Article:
Juvenile verse by Richard Polwhele, composed when the author was an undergraduate at Christ Church College. Published in 1792, this unsigned satirical epistle on the students and faculty of Oxford concludes with a lament (burlesquing Gray's Elegy) for unrewarded merit in the person of Thomas Warton: "'Lo there (indignant GENIUS cries) | In yon clipt shade a WARTON lies! | How oft, while Eve her landscape drew, | He hail'd my steps to yonder yew!'" The "Tears of Isis" refers to Thomas Warton's Triumph of Isis, written in response to William Mason's attack on Oxford, Isis, an Elegy ("Tears of Isis"). In this vein, compare Thomas Maurice's The Oxonian (1778).
Charles Towgood to Richard Polwhele, 9 October 1779: "You are pleased to inform me, that it is your first attempt in the satirical way; as such, it undoubtedly has merit sufficient to encourage you to persevere in this kind of writing; but it seems to me neither so well digested, nor so complete a satire, as one might wish to see upon such a subject. By its title we are led to hope for a distinct view of the absurdities of the present mode of academical education; but this extensive field is only entered upon — not traversed. The follies satirized are those of a buck and a pedant; and to your animadversions on these two characters you have added some cursory strictures on the relaxed discipline of the University, and a few personal touches.... In your description of the 'Buck,' I am doubtful whether you do not make him too learned in his exclamations, and consequently render your character of him inconsistent. I have, likewise, some doubts concerning the propriety of your digressive address to 'Ticking.' I think, too, that your introducing the 'Dun,' will serve only to recall to the minds of your academical readers the inimitable description of that monster in the 'Splendid Shilling.' What you say of the perjury of Fresh-men, may, I think, be enlarged upon with propriety; and the subject of subscription, though it be a very delicate point, may, perhaps, be treated more fully with success. Your personal strictures [Polwhele's note: "They are all expunged"] will, I apprehend, be more read at Oxford than any other part of your poem; but before you give them the finishing touch, it may not be improper for you to run over the law of libels — 'Incedis per ignes,' &c. I think your conclusion is very pertinent; and, with a little correction, it may be made very beautiful" Polwhele, Traditions and Recollections (1826) 1:127-30.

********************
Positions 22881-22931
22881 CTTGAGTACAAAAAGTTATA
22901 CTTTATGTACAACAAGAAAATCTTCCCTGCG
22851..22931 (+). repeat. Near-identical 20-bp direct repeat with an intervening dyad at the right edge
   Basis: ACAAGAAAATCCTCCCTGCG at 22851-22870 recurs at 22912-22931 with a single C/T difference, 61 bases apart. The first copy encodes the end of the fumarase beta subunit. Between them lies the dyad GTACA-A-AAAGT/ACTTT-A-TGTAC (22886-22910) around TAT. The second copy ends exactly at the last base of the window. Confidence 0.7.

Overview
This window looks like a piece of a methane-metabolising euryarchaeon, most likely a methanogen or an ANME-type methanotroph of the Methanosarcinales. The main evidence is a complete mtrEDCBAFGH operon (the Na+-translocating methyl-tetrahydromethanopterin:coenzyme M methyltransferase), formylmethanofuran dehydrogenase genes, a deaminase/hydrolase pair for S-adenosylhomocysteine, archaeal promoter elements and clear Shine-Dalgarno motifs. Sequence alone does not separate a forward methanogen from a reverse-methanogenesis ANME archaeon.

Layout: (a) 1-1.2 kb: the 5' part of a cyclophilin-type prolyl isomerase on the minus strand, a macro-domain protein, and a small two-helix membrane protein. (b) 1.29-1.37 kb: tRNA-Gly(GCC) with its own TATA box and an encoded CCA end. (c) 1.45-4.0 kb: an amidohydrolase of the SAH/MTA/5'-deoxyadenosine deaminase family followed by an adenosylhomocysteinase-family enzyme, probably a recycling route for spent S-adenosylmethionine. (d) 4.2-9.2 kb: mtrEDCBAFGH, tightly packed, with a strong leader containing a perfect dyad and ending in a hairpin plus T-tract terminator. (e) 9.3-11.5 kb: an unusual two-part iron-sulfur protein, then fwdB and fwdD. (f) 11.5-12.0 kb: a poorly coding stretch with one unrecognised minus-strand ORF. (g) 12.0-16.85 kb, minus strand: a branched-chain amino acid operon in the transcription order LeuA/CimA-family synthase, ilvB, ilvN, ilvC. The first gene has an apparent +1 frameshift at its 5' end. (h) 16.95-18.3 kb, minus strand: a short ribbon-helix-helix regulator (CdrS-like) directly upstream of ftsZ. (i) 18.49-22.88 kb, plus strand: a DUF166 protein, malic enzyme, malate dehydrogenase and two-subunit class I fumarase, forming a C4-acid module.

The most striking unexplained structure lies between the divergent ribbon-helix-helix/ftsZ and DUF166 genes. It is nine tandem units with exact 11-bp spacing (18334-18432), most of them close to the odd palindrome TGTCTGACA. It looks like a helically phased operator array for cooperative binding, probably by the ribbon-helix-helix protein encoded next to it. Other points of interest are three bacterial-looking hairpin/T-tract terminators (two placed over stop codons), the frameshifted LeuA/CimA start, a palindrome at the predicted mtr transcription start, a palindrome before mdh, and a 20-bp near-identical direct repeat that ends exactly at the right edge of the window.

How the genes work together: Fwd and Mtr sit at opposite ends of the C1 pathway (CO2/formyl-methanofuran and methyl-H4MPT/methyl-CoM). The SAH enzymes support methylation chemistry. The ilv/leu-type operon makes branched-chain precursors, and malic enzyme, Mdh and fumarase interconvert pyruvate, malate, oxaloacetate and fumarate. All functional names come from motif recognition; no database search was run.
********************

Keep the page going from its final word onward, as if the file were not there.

William Enfield: "Many of the pieces contained in these volumes have that moderate degree of merit, that, when once read, though with some degree of approbation, they will be thrown by and forgotten. Of this kind are most of the elegies and sonnets. Something is attempted in the way of humour, but with little success, except in the epistle from an undergraduate at Oxford to his friends in the country" Monthly Review NS 9 (September 1792) 93.
Well, since my HENRY bids me trace
The manners of the College-Race;
Such as it is, my verse shall chime—
Or classic lays, or runic rhyme!
To thee, perhaps, these lines may haste
Unpolisht by the hand of taste:
Yet, while in rougher traits they rise
To hurt the critic's purged eyes,
With pleasure shall a friend peruse
The sketches of an Oxford muse.
First, for the troop whom no degree
Hath stamp'd from ARISTOTLE free—
Who yet, amid these seats of science,
Hold sense and learning at defiance;
A troop, that oft in hostile show